PITTSBURGH -- Ryan Church's bases-clearing double on Friday might not have been enough to help the Pirates halt their losing streak, but the outfielder is certainly hopeful that it will kick-start him personally.
Before drilling that seventh-inning double, Church had just six hits and three RBIs in 68 at-bats since May 6. Most recently, he was mired in a 2-for-37 funk. This slump came after Church began the season with a .288 average, seven extra-base hits and seven RBIs in his first 19 games.
The outfielder dealt with a bruised right wrist through much of May before being stricken with the stomach flu for almost a week earlier this month. Through it all, manager John Russell continued giving Church fairly regular starts in order to get the outfielder going. Church finally rewarded Russell's persistence and patience, as well as his own, on Friday.
"I feel great," Church said. "I'm confident. It's almost there. It's about ready to click. It's all about staying positive. We've all been there. We've all struggled. It's just how you go about it. I've been working my butt off to get back in there. It's starting to come around. I'm starting to get some better swings on some balls. I'm starting to hit it on the barrel.
"Hopefully, this will translate into some good things."
With the Indians starting left-hander David Huff on Saturday, Church was not in the lineup. He'll likely be back in there for the series finale on Sunday, though, with Cleveland sending a right-hander to the mound.
Duke to miss start with elbow stiffness
PITTSBURGH -- Pirates left-hander Zach Duke will skip his scheduled start on Tuesday after being bothered by stiffness in his throwing elbow during his previous outing.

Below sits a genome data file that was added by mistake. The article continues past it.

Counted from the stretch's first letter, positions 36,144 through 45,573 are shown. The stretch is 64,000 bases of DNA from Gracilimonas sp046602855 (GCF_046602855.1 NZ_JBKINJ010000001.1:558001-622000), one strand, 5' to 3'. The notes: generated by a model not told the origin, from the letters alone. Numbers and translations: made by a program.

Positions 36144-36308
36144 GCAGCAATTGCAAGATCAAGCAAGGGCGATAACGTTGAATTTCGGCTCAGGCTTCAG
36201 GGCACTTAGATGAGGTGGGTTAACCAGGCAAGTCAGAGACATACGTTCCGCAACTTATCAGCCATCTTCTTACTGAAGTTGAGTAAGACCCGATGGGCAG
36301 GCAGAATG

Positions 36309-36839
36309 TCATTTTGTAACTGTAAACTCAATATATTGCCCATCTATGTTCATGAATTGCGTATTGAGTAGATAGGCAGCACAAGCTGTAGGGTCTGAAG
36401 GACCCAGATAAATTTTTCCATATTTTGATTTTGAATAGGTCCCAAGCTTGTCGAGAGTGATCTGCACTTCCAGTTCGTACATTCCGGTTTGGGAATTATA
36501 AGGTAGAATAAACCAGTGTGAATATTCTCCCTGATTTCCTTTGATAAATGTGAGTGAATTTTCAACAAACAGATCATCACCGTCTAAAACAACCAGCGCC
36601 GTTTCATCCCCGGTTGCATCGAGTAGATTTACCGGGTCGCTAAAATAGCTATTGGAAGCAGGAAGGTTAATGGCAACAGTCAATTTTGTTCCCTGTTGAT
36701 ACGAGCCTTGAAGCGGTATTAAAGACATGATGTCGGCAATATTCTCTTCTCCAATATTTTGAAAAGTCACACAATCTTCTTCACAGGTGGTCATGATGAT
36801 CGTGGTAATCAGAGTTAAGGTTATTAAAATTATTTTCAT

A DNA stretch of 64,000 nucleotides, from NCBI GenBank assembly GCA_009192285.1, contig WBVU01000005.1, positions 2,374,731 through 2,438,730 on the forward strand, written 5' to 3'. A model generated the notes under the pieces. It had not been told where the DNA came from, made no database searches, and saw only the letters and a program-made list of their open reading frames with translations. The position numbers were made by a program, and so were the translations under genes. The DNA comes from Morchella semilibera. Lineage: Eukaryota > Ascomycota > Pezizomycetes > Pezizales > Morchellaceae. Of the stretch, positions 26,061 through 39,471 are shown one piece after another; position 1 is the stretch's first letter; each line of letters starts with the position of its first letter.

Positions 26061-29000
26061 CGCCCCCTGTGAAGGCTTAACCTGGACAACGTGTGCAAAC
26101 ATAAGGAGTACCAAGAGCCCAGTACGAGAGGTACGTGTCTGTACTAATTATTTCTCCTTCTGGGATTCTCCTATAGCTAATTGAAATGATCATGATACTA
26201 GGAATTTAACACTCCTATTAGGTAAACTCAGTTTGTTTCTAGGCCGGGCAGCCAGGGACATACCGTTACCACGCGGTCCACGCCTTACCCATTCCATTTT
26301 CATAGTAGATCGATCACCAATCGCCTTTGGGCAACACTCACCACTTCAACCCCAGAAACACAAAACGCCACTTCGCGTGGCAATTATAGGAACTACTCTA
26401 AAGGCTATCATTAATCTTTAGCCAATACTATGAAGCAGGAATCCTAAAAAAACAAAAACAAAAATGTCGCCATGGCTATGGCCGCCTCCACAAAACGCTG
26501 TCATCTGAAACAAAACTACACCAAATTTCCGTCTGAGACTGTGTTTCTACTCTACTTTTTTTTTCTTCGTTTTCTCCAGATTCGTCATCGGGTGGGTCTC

Duke felt a little discomfort in the muscle close to his elbow during the fourth or fifth inning of his start on Wednesday. The lefty ended up finishing 5 2/3 innings, allowing eight hits and five runs in the game.
"I realized my pitches were the way they usually are," Duke said. "The velocity was down. The location was down. I just want to get it taken care of before it turns into something worse."
Both Duke and manager John Russell described the decision to hold Duke back as purely precautionary given that no one expects the lefty to miss any extended period of time. The Pirates' medical staff believes that the ailment is nothing more than a mild strain, and Duke is scheduled to throw a side session on Wednesday. If all goes well with that, he will jump back into the rotation to face Oakland next weekend.
"If it goes without a hitch, Saturday would be the day," Duke said. "But if for some reason I don't feel right, I'm not going to risk anything."
Duke said he hadn't had any problems with his elbow at any point earlier this season, though he did experience similar discomfort in 2007. He tried to pitch through it, though that didn't last long. The lefty ended up being shelved from June 28 to Sept. 15 with left elbow tendinitis.
"I don't want to go through that again," Duke said. "Lesson learned."